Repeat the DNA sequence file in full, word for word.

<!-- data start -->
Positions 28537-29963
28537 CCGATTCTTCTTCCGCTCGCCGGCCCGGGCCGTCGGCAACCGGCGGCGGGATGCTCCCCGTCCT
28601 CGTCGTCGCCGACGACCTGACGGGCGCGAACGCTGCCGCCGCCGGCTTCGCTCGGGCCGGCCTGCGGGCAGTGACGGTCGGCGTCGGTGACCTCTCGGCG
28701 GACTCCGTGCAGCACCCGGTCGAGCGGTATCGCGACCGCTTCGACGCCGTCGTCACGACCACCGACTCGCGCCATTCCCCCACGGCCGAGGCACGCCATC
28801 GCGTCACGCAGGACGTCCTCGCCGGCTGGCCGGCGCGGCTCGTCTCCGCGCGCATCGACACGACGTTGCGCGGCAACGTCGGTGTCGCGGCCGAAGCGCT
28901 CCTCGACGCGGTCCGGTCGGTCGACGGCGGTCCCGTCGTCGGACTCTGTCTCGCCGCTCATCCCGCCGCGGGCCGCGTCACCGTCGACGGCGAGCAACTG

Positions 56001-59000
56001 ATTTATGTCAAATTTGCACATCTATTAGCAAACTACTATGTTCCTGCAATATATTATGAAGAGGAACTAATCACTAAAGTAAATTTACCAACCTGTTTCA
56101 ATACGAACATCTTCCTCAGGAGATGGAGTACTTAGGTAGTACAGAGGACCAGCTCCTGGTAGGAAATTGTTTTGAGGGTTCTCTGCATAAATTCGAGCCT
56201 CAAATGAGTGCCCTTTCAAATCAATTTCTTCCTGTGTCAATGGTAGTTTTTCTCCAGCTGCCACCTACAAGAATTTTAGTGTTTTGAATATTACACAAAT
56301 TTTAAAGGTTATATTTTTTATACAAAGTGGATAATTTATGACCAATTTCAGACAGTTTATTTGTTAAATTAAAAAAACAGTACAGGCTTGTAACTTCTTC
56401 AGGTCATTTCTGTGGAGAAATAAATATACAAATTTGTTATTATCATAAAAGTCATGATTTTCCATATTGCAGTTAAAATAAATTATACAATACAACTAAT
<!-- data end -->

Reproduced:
Positions 28537-29963
28537 CCGATTCTTCTTCCGCTCGCCGGCCCGGGCCGTCGGCAACCGGCGGCGGGATGCTCCCCGTCCT
28601 CGTCGTCGCCGACGACCTGACGGGCGCGAACGCTGCCGCCGCCGGCTTCGCTCGGGCCGGCCTGCGGGCAGTGACGGTCGGCGTCGGTGACCTCTCGGCG
28701 GACTCCGTGCAGCACCCGGTCGAGCGGTATCGCGACCGCTTCGACGCCGTCGTCACGACCACCGACTCGCGCCATTCCCCCACGGCCGAGGCACGCCATC
28801 GCGTCACGCAGGACGTCCTCGCCGGCTGGCCGGCGCGGCTCGTCTCCGCGCGCATCGACACGACGTTGCGCGGCAACGTCGGTGTCGCGGCCGAAGCGCT
28901 CCTCGACGCGGTCCGGTCGGTCGACGGCGGTCCCGTCGTCGGACTCTGTCTCGCCGCTCATCCCGCCGCGGGCCGCGTCACCGTCGACGGCGAGCAACTG

Positions 56001-59000
56001 ATTTATGTCAAATTTGCACATCTATTAGCAAACTACTATGTTCCTGCAATATATTATGAAGAGGAACTAATCACTAAAGTAAATTTACCAACCTGTTTCA
56101 ATACGAACATCTTCCTCAGGAGATGGAGTACTTAGGTAGTACAGAGGACCAGCTCCTGGTAGGAAATTGTTTTGAGGGTTCTCTGCATAAATTCGAGCCT
56201 CAAATGAGTGCCCTTTCAAATCAATTTCTTCCTGTGTCAATGGTAGTTTTTCTCCAGCTGCCACCTACAAGAATTTTAGTGTTTTGAATATTACACAAAT
56301 TTTAAAGGTTATATTTTTTATACAAAGTGGATAATTTATGACCAATTTCAGACAGTTTATTTGTTAAATTAAAAAAACAGTACAGGCTTGTAACTTCTTC
56401 AGGTCATTTCTGTGGAGAAATAAATATACAAATTTGTTATTATCATAAAAGTCATGATTTTCCATATTGCAGTTAAAATAAATTATACAATACAACTAAT